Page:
That night we moored up against a nice wooden pier and went to explore the delights that surely beckoned us in Toreboda. Within five minutes it became apparent that nothing happens or indeed is open on an autumn evening in Toreboda! So back to the boat for tomato pasta and more digestive biscuits!!
The train tracks at Toreboda
Our fifth day in the canal and we were excited that we had almost reached Lake Varnen. We still had 19 locks left to do and 15 nm to cover. As it was downhill all the way (50 m down towards sea level) we fairly flew along our last leg to Sjotorp. Having done almost 40 locks we were all really slick at it! We reached Sjotorp and Varnen a little after 1500.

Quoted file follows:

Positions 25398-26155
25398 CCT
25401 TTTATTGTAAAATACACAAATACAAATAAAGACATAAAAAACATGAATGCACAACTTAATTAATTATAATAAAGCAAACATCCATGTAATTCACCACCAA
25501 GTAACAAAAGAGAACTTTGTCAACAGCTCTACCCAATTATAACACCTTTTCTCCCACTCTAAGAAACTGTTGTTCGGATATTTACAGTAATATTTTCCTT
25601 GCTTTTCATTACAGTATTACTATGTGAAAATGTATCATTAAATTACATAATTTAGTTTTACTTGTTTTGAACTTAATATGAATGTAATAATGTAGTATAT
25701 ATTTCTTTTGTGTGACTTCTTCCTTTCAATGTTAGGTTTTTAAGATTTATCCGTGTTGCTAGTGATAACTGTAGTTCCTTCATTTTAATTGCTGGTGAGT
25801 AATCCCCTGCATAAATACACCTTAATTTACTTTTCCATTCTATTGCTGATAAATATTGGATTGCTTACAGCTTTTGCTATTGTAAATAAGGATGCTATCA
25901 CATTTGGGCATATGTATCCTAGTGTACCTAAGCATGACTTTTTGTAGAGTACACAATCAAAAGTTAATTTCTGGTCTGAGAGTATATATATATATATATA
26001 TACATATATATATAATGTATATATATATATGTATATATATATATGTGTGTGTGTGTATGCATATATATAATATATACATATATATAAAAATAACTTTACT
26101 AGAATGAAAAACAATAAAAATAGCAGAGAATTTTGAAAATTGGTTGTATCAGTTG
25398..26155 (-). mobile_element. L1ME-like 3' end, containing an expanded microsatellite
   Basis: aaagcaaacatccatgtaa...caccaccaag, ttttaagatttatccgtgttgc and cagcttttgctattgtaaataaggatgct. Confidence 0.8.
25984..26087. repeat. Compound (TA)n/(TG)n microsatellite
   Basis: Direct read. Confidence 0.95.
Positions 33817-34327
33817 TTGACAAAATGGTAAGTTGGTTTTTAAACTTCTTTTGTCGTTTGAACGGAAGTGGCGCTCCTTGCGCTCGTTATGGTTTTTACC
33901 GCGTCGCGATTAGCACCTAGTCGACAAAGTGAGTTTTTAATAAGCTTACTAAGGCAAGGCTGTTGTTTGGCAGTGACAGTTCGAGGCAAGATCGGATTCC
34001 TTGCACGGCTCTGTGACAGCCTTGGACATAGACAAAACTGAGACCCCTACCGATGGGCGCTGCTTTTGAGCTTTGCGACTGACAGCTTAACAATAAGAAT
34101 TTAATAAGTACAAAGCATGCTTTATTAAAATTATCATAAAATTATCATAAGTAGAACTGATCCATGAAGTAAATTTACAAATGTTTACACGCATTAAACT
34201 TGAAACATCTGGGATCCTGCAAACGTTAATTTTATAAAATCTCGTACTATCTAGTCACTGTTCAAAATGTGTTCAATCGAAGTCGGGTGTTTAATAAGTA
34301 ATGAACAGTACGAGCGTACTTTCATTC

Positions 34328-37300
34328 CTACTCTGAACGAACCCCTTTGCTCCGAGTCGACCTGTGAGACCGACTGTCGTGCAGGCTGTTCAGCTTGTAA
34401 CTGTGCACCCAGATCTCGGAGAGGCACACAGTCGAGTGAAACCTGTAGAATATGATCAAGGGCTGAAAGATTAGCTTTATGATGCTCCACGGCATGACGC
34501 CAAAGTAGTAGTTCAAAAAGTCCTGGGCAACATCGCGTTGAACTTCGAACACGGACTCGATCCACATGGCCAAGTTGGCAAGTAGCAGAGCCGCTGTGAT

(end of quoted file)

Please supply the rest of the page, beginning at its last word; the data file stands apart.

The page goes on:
The weather forecast was not looking good for the next few days and as Sjotorp held absolutely no attraction for us, we set off immediately down the coast for Mariestad. This is the biggest town on Lake Varnen and is most famous for its beer which is sold everywhere is Sweden and is actually really rather good!!
On the way to Mariestad and beer without delay!